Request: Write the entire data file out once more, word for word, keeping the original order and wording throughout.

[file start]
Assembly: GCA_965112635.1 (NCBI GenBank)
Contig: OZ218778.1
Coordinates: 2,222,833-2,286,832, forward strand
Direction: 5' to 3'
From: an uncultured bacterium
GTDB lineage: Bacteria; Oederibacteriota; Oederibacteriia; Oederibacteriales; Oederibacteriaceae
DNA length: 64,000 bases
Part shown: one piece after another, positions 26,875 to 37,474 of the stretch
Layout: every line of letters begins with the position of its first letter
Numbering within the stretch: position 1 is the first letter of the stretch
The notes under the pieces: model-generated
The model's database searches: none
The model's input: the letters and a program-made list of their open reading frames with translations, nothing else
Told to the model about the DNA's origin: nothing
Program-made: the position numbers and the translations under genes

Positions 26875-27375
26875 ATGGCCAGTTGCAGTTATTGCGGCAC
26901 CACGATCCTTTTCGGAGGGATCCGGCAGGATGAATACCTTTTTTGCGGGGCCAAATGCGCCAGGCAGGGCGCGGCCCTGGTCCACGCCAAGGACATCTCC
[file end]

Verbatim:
Assembly: GCA_965112635.1 (NCBI GenBank)
Contig: OZ218778.1
Coordinates: 2,222,833-2,286,832, forward strand
Direction: 5' to 3'
From: an uncultured bacterium
GTDB lineage: Bacteria; Oederibacteriota; Oederibacteriia; Oederibacteriales; Oederibacteriaceae
DNA length: 64,000 bases
Part shown: one piece after another, positions 26,875 to 37,474 of the stretch
Layout: every line of letters begins with the position of its first letter
Numbering within the stretch: position 1 is the first letter of the stretch
The notes under the pieces: model-generated
The model's database searches: none
The model's input: the letters and a program-made list of their open reading frames with translations, nothing else
Told to the model about the DNA's origin: nothing
Program-made: the position numbers and the translations under genes

Positions 26875-27375
26875 ATGGCCAGTTGCAGTTATTGCGGCAC
26901 CACGATCCTTTTCGGAGGGATCCGGCAGGATGAATACCTTTTTTGCGGGGCCAAATGCGCCAGGCAGGGCGCGGCCCTGGTCCACGCCAAGGACATCTCC